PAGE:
The classes are limited and unenjoyable. Knight, Elf, Mage and Prince. The mage class has had a serious bug FOR OVER 2 MONTHS NOW and NCsoft will not even admit it exists. The bug is that when a mage levels up they are getting VERY low MP gain per level. Everybody in the game knows about it and NC does nothing. Also there are hardly any spells for the mage class, and the higher level spells cost an arm and 2 legs. Also there is NO way regen Magic Power. there are no MP potions. If your mage runs out of MP be prepared to sit in town for half an hour doing nothing while you wait for it to regen.

Sorry that this turned into a rant, but I truly hate this game now and I could not help myself. Be warned. This game is not worth your $15

Re:offline PK (4)

Russ Steffen (263) | more than 12 years ago | (#177353)

who'll scoop this phrase first- Rudy Rucker or Bruce Sterling?

Unfortunately, it will probably be Jon Katz.

Re:imagine if 5% of all Americans all played the s (1)

Have Blue (616) | more than 12 years ago | (#177354)

Please tell me you're joking. About 13,000 people are playing CS a any given time- that's so small a percentage of America (250 million) that my calculator watch can't even display it.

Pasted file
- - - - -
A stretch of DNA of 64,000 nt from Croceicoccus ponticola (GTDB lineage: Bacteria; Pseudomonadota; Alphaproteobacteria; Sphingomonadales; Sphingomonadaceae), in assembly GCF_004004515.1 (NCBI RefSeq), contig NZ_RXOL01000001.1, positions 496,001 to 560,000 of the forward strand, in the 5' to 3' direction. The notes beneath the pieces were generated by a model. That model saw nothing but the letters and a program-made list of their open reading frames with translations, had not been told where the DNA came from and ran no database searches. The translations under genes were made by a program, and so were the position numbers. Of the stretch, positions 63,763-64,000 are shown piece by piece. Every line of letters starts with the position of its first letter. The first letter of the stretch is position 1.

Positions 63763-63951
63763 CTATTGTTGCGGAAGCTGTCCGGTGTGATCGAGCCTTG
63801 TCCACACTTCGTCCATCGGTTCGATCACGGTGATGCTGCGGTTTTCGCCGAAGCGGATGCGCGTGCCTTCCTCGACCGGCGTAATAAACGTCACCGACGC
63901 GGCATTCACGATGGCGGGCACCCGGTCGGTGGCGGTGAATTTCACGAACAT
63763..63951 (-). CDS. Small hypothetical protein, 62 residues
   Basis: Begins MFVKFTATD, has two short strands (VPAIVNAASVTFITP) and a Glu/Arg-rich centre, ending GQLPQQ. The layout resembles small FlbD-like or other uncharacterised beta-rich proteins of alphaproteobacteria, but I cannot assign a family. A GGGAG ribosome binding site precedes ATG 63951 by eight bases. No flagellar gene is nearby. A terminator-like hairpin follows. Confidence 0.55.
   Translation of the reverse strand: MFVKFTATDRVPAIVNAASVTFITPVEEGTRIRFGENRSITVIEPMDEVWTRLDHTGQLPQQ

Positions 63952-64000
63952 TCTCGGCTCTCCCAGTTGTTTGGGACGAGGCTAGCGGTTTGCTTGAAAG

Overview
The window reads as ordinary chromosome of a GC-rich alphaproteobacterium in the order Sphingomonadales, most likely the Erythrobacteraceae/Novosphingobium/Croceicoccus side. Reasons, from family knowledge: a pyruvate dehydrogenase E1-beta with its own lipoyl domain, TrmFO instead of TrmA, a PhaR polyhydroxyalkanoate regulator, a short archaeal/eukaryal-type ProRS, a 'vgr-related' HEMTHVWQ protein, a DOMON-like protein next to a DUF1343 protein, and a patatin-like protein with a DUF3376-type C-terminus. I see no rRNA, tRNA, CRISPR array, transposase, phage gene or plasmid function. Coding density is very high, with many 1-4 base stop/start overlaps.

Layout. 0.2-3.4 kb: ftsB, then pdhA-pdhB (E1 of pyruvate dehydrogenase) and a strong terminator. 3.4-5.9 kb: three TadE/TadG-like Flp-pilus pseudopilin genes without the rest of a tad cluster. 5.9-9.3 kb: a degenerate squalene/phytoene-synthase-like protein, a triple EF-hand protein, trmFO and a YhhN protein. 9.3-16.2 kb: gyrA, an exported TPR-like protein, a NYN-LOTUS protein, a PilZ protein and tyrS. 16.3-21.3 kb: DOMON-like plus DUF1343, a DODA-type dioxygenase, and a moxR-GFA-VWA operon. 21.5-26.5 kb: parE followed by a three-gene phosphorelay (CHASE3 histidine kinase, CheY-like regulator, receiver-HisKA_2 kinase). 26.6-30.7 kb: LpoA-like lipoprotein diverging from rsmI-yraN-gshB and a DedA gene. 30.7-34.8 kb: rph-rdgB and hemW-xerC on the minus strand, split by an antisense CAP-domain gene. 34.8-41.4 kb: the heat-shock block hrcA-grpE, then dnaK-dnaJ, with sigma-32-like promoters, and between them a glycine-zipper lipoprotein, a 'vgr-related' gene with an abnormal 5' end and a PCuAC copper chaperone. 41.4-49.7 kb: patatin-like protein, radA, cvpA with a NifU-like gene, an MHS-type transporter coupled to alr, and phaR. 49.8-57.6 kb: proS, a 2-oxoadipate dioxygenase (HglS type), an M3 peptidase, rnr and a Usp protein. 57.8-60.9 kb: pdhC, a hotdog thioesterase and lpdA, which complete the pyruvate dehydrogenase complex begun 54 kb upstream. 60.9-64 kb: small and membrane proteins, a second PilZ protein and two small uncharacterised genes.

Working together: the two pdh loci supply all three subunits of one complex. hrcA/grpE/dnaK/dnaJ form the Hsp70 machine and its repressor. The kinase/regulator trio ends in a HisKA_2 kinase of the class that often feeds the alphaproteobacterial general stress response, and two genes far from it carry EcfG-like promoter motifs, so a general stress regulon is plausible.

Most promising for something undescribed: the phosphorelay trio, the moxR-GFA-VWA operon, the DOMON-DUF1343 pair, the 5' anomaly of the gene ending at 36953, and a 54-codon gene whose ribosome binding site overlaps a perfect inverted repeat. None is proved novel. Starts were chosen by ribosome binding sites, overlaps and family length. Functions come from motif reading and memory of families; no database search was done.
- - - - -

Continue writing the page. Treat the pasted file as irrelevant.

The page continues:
Re:blah (1)

pod (1103) | more than 12 years ago | (#177356)

[ God damnit, I had this reply all nicely written up and previewed and fricking Mozilla crashed!! It can be such a pain in the ass sometimes! Argh!!! Alright, I'm ok now ... ;) ]

First of all, I don't know why the /. write up says CNN, the article is on Time.

Second, I don't think the article is offensive, or portraying Asians (or Koreans specifically) in a bad light. Replace Korea with Poland and I wouldn't mind a bit. There are dumbasses among the people of every nation, just deal with it.

What is bad about the article is that it makes it seem like all Lineage players are like that. Indeed, by extension it makes it seem like all online players are like that. There will always be a subset of players that take their games very seriously, and will take online world grievances offline. Many people in the US play Diablo and EverCrack, but geographical realities of the US mean you can't just call up your clan members and go to the cyber cafe across the street and pummel someone for killing your character.